You are here

  1. Calculate the impulse experienced when a 55-kg person lands on firm ground after jumping from a height of 2.8 m.
  2. Estimate the average force exerted on the person’s feet by the ground if the landing is stiff-legged, and again
  3. with bent legs.

With stiff legs, assume the body moves 1.0 cm during impact, and when the legs are bent, about 50 cm. [Hint: The average net force on him, which is related to impulse, is the vector sum of gravity and the force exerted by the ground. See Fig. 7–34.] We will see in Chapter 9 that the force in (b) exceeds the ultimate strength of bone (Table 9–2).

Problem 24.

Figure 7-34.

Source: Giancoli, Douglas C., Physics: Principles with Applications, 7th Edition, 2014.

Quick Answer: 
  1. $410\textrm{ kg m/s}$
  2. $1.5\times 10^5\textrm{ N}$
  3. $4000\textrm{ N}$

Giancoli 7th Edition, Chapter 7, Problem 24


Chapter 7, Problem 24 is solved.

View sample solution

Transcript for this Giancoli solution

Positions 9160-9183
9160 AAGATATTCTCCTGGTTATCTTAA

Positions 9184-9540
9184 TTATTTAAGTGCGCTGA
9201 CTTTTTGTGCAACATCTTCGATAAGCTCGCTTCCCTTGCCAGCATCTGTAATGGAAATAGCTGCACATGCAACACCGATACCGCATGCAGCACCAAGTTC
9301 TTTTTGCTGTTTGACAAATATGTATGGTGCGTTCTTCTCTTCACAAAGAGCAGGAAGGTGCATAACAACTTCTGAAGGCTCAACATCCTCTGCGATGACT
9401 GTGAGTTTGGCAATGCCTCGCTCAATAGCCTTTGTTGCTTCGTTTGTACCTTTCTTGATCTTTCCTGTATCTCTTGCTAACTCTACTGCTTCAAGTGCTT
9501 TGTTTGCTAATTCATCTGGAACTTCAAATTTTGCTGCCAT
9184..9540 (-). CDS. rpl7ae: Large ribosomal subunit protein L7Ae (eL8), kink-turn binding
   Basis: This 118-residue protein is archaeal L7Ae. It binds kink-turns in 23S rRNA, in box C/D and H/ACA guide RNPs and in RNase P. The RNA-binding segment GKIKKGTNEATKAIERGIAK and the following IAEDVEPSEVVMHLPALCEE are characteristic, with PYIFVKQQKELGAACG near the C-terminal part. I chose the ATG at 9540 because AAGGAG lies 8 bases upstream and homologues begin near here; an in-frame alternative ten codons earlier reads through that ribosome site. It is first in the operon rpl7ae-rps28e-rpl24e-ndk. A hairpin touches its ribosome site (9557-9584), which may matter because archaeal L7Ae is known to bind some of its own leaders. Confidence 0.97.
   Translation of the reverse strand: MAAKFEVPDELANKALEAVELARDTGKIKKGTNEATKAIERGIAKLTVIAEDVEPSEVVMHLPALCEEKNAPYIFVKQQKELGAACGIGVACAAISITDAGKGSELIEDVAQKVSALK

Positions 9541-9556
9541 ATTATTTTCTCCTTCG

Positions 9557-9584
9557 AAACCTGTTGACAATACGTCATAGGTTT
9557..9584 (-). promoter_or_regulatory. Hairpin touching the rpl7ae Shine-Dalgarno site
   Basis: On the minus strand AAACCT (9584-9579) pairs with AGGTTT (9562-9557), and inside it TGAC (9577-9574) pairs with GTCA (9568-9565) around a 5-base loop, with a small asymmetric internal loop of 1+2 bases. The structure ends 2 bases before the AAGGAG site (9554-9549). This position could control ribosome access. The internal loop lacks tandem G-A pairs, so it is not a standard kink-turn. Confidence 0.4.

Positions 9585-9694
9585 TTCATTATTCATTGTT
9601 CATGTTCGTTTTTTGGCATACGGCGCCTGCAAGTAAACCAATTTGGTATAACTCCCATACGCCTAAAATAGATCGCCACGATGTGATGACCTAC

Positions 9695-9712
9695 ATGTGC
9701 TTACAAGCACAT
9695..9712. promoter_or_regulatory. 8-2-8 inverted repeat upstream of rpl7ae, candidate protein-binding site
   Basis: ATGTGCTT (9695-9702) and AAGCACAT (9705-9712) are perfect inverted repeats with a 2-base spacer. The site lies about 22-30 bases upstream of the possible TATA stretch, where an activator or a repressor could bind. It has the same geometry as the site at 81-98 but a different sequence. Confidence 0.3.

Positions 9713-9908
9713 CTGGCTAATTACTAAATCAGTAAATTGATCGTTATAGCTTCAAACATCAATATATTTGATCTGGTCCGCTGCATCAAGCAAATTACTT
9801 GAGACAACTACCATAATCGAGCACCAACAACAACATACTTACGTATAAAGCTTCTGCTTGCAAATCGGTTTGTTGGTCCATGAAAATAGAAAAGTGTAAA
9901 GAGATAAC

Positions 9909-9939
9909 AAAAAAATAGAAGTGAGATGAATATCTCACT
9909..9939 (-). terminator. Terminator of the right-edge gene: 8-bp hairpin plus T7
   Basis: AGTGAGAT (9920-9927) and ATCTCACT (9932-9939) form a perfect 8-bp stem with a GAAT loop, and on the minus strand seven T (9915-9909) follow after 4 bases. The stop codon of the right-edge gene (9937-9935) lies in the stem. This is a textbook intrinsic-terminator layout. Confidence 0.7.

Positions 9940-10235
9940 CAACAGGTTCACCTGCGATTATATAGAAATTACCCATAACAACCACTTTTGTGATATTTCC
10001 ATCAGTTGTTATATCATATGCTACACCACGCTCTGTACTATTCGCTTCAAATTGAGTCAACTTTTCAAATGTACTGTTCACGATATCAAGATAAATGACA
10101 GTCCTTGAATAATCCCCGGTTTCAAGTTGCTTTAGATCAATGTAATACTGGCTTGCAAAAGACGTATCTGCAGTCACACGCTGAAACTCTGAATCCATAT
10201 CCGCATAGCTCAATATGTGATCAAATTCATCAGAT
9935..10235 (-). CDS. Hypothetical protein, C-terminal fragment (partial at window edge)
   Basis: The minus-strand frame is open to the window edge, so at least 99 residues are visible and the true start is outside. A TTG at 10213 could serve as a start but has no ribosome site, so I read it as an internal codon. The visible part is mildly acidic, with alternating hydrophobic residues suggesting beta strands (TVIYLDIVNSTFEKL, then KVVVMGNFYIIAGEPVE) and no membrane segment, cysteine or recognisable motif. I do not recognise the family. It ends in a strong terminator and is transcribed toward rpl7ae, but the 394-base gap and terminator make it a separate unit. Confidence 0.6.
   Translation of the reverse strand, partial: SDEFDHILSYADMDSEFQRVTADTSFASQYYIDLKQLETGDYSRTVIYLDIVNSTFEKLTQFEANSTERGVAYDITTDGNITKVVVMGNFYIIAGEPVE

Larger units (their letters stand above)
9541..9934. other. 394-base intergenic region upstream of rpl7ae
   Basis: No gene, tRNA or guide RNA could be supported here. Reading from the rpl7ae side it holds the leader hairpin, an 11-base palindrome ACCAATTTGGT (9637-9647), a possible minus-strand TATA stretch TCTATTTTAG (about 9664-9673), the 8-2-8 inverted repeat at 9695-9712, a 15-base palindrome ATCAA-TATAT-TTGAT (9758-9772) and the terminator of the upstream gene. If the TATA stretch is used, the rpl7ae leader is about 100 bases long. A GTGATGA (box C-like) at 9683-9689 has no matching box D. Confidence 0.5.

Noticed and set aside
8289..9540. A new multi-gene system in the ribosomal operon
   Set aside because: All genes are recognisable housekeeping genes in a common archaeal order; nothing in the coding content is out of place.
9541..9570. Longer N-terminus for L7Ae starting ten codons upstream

This is Giancoli Answers with Mr. Dychko. To figure out the impulse that this person experiences at the bottom of the cliff, we need to know what speed the person will have there and we'll use kinematics to figure that out knowing that the velocity at the bottom of the cliff squared equals the velocity at the top of the cliff squared plus 2 times acceleration times the displacement or the height of the cliff here. And at the top of the cliff, they have zero velocity and so take the square root of both sides and we get that the velocity at the bottom of the cliff is square root 2 times acceleration times height of the cliff. Now for the impulse, the final momentum is gonna be zero because they come to a stop and the initial momentum is that momentum where they have just at the moment that they are beginning to contact the ground so there's two intervals of time in this question which could be a source of confusion; first is the interval of time during which they are falling from the cliff and we have already dealt with that here and we are done with that and now we turn our attention to this interval of time when they are just contacting the ground and coming to a stop. So the impulse that we are calculating is the impulse during this time when they just begin contacting the ground and they come to a stop so their final velocity is zero and initial velocity is what we have calculated here at the bottom of the cliff; negative square root 2ah. So that's what we say here initial velocity is at the bottom of the cliff and we substitute that into here knowing that this term is zero and we get the impulse is negative mv B. So that's negative m times negative square root 2ah and in retrospect, I probably should have chosen down to be the positive direction but I have a y is positive up here so that's why there's going to be a lot of negative signs spread throughout here. So we have 55 kilograms times square root of 2 times negative 9.8 meters per second squared— acceleration due to gravity— times negative 2.8 meters—displacement from the top of the cliff— and this gives 410 kilogram meters per second is the impulse and that's positive because the impulse is in the upwards direction. Now for calculating the force on the person, we'll use that the net force equals impulse over time and in this question, it's important to realize that this formula is net force; it's not just, I mean normally, you just write the letter F for force but but it's always net force and that's important here because when this person is in their crouch coming to a stop, there is the force applied upwards on them and there's also a force downwards due to gravity and it's the force up that we have to calculate and it's the net force that this formula gives us so knowing that distinction is important and we'll take that the net force is the up force minus the down force and then we'll solve for the up force by adding F g to both sides here and we get that the up force is the net force plus gravity. So that's getting a little ahead of things, let's step back a second. To figure out the time, we need to use kinematics we already have the impulse from part (a) and we'll use this kinematics formula here that the displacement of the crouch is gonna be the average velocity during the crouch multiplied by the time of the crouch and so we know how much the crouch is— in part (b), it's 1 centimeter and in part (c), it's 50 centimeters— and we know the velocities involved too— the final velocity is zero because they come to a stop; the initial velocity is the velocity at the bottom of the cliff— and so we are gonna solve this for t. And we have d is v it over 2, multiply both sides by 2 over v i and you get that time is 2d over v i. So we'll plug that into the net force formula in a moment; first, we'll just start from the beginning and say that net force is impulse over time and impulse is the change in momentum so final momentum minus initial momentum, there's no final momentum so we have that the net force is negative mv i over t. And now we'll plug in for t and instead of dividing by t, we'll multiply by its reciprocal because having fractions within fractions is confusing so let's just keep it all in one line and then multiply by the reciprocal of t instead of dividing by it. So we are gonna multiply by v i over 2d and this makes v i squared and multiply it by m over 2d and there's a negative there from the formula here and then we substitute for v i knowing that it's the velocity at the bottom of the cliff as we have seen in part (a) before. So that's negative square root 2ah and when you square that, you get a 2 which cancels with the 2 in the bottom and ah and you end up with net force is negative mah over d. Now that's the net force and the net force is the sum of all forces so take the upward force and then add to that the downward force but I like to put negative signs explicit in my formula's and so I'm gonna say the total up minus the total down so F up minus F g. So take the F g to the other side by adding it to both sides and so the force up is the net force plus gravity. So then net force is negative mah over d and factor out the m and you get the force up is m times g minus ah over d so now we can finally plug in some numbers. We have that that up force is 55 kilograms times 9.8 meters per second squared minus the acceleration while falling from the cliff— negative 9.8 meters per second squared— times the displacement from the top of the cliff—negative 2.8 meters— divided by the displacement during the crouch of negative 1.0 times 10 to the minus 2 meters and that gives a force of 1.5 times 10 to the 5 newtons. And then in part (c), we do the same thing but now it's 50 centimeters crouching displacement and so we have 55 kilograms times 9.8 minus negative 9.8 times negative 2.8 divided by negative 50 centimeters or times 10 to the minus 2 meters and we end up with 3557 but there's only one significant figure in this 50 centimeter crouching distance and so we have one significant figure in our answer then. So that's 4000 newtons upwards is gonna be the force in part (c).